Administration officials have outlined a large-scale plan for transforming Iraq after the country has been pacified.
In the Senate Foreign Relations Committee on February 11, Undersecretary of State for Political Affairs Marc Grossman said that the "United States does not support Iraq’s disintegration" and intends "to begin the process of economic and political reconstruction, working to put Iraq on a path to become prosperous and free."
On January 20, Bush assigned the planning for the Iraq’s reconstruction and rehabilitation to a new Pentagon department, the Office of Reconstruction and Humanitarian Assistance, headed by retired Lt. Gen. Jay Garner.
A new legal system for Iraq is already being drafted. "In the legal field, Iraqi lawyers and the transitional justice working group have drafted 600 pages in Arabic of proposed reforms in the criminal code, the criminal procedure code, the civil code, nationality laws and military procedures and more so that there is a functioning body of law if there is regime change," said Grossman.
Why is this necessary? "We have no legal profession [in Iraq] in the classic sense. You can only study law if you take an oath of loyalty to Saddam," testified Anthony Cordesman of the Center for Strategic and International Studies.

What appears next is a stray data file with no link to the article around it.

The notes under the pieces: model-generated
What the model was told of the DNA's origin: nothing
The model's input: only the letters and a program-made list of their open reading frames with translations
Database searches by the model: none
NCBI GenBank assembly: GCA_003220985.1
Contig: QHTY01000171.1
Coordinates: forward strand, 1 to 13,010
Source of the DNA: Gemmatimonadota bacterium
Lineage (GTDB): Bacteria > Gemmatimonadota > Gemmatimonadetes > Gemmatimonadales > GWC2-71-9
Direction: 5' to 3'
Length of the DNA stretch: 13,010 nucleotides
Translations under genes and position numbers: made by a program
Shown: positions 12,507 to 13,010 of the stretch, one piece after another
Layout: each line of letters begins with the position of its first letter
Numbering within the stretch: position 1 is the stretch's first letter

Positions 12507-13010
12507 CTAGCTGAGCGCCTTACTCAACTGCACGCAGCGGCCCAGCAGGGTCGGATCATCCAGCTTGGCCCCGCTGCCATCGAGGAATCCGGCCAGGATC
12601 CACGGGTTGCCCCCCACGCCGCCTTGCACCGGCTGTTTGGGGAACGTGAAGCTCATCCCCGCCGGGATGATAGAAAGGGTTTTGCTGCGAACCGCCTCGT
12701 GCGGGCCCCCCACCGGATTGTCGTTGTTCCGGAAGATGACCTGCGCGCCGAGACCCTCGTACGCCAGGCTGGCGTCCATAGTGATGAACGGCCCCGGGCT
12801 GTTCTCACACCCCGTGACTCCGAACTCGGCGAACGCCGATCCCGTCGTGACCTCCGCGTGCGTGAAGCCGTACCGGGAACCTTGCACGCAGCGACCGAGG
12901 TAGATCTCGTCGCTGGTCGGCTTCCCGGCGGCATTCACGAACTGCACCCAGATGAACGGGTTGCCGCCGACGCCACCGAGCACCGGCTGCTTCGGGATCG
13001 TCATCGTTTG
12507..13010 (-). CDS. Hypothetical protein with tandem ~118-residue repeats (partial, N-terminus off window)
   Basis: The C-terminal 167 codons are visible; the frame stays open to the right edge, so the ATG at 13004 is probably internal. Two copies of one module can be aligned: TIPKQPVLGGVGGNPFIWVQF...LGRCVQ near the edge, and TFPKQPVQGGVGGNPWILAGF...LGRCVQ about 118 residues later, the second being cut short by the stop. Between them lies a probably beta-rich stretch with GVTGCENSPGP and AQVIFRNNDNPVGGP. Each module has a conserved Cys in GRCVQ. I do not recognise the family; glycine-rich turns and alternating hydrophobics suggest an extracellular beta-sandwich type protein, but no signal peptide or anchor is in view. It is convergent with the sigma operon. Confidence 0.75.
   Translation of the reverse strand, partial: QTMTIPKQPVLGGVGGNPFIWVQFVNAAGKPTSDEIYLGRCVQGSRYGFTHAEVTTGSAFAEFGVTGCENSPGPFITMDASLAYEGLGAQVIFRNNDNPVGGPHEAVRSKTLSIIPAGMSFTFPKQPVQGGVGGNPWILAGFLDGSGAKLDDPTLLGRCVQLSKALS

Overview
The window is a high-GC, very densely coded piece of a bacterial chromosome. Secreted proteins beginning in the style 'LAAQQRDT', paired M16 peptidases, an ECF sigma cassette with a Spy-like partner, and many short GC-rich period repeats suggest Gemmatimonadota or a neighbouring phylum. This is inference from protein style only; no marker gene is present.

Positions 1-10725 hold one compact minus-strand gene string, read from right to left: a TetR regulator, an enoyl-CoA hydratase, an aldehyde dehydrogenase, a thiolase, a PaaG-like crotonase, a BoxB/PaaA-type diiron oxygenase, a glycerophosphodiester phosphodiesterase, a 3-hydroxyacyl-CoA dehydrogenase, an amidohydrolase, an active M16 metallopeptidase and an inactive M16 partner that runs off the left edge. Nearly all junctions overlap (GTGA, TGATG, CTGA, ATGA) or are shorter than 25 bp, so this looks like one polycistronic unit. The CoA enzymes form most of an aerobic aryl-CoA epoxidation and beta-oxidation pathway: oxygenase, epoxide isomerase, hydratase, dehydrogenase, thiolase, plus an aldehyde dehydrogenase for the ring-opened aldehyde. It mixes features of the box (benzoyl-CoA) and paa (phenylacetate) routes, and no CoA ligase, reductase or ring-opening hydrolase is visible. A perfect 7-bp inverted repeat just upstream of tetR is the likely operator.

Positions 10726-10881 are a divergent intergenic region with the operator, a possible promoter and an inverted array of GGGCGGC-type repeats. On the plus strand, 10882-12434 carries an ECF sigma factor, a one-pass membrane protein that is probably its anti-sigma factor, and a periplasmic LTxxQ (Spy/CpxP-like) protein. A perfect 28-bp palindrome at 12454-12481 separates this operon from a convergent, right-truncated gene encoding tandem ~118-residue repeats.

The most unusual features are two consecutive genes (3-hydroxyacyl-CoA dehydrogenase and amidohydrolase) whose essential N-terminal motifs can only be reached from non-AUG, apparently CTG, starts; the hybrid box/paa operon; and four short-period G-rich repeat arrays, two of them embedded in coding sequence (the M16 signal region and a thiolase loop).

Cost estimates for the reconstruction of Iraq range widely, some topping $100 billion. The money won’t necessarily come from Iraqi oil revenues, Eric Schwartz of the Council on Foreign Relations told Senate Foreign Relations on March 11. "Much of the revenue is already being used for humanitarian purposes under oil-for-food," he said "Secondly, large oil capacity and production increases, which might generate greater revenues, are many years away."
Deputy Secretary of Defense Paul Wolfowitz told the House on February 27 that some reports have over-estimated the number of troops that will be needed in the post-war occupation. "Some of the higher-end predictions that we have been hearing recently, such as the notion that it will take several hundred thousand U.S. troops to provide stability in post-Saddam Iraq, are wildly off the mark," he said. He did not provide his own estimate, but noted that many countries have expressed interest in helping to rebuild Iraq.